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Not all conservatives, Ross Douthat.

In his New York Times column today, Douthat tried to tie Donald Trump’s popularity to an alleged large-scale rejection of the liberal “culture war.” There are a lot of problems with that argument; my colleague Ryu Spaeth addressed several of them earlier today. Another one is that Douthat assumes his own side in the culture war is monolithic on the issues that animate social liberalism, arguing that were it not for Trump, liberals might have paid the price for their dogmatism at the ballot box:

By nominating a Trump rather than a Nixon or a Reagan, the Republicans may have saved liberalism from repeating that trajectory. But it remains an advantage for the G.O.P., and a liability for the Democratic Party, that the new cultural orthodoxy is sufficiently stifling to leave many Americans looking to the voting booth as a way to register dissent.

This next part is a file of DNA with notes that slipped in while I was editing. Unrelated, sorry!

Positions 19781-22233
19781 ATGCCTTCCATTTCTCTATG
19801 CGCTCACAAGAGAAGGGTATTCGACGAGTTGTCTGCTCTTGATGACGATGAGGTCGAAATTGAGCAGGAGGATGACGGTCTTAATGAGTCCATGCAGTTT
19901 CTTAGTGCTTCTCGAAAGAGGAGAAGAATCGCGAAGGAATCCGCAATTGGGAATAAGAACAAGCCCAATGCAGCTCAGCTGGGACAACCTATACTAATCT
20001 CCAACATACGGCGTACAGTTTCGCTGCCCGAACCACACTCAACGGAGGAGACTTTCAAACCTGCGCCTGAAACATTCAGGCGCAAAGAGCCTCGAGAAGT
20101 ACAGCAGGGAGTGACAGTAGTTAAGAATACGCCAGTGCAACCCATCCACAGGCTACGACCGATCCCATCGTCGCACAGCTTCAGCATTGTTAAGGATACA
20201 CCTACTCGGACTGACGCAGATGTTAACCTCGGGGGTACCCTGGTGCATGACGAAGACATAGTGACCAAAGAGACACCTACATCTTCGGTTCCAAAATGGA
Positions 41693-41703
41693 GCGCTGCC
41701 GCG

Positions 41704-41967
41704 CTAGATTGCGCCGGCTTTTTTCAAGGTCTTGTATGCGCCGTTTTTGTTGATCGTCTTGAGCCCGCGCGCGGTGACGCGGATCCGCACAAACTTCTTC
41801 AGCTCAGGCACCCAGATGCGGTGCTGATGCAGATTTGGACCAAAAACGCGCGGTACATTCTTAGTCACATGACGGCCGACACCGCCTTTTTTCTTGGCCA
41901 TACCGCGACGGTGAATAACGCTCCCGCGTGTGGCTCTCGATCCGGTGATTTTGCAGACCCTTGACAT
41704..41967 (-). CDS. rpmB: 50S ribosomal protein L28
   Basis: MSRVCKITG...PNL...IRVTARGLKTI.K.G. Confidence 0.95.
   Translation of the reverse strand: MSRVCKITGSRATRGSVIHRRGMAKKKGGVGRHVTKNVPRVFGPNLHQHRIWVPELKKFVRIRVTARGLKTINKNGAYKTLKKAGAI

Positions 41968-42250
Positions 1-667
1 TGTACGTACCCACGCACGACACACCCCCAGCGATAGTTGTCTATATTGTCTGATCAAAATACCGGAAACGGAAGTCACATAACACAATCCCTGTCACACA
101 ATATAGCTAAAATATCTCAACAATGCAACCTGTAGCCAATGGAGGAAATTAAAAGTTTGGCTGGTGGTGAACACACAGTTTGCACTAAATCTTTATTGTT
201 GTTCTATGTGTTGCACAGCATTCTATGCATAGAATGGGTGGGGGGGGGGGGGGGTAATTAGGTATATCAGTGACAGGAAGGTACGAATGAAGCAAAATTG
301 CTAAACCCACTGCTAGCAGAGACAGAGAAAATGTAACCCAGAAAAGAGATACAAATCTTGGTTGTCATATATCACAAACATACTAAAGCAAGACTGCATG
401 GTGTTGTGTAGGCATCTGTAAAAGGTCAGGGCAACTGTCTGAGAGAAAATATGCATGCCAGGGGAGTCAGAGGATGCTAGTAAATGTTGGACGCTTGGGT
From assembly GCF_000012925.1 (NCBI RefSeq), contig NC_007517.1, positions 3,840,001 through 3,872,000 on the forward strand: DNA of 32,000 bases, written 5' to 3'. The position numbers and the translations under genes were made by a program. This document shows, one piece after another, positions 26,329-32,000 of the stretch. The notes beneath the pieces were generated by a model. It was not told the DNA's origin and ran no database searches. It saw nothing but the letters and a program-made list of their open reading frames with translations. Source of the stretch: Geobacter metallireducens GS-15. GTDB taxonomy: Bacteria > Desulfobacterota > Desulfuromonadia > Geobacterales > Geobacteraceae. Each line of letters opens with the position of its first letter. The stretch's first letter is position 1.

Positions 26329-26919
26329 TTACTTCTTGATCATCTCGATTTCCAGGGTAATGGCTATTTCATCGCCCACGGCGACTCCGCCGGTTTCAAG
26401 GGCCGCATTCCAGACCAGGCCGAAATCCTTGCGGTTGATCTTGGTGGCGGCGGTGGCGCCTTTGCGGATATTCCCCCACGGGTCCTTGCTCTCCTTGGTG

Correction: Many older Americans are registering their dissent. A full 71 percent of millennials now support marriage equality, for example. And religious millennials are closing the gap. According to the Public Religion Research Institute (PRRI), 44 percent of white evangelical millennials support marriage equality. That’s a stunning number for one of America’s most reliably conservative demographics, and it’s sharply at odds with older evangelicals. Further, most religious millennials support the ordination of LGBT people.

These changes, in other words, aren’t just evident in the culture that we consume and that is produced, by and large, by coastal liberals. They are coming from within churches and communities that we would consider conservative.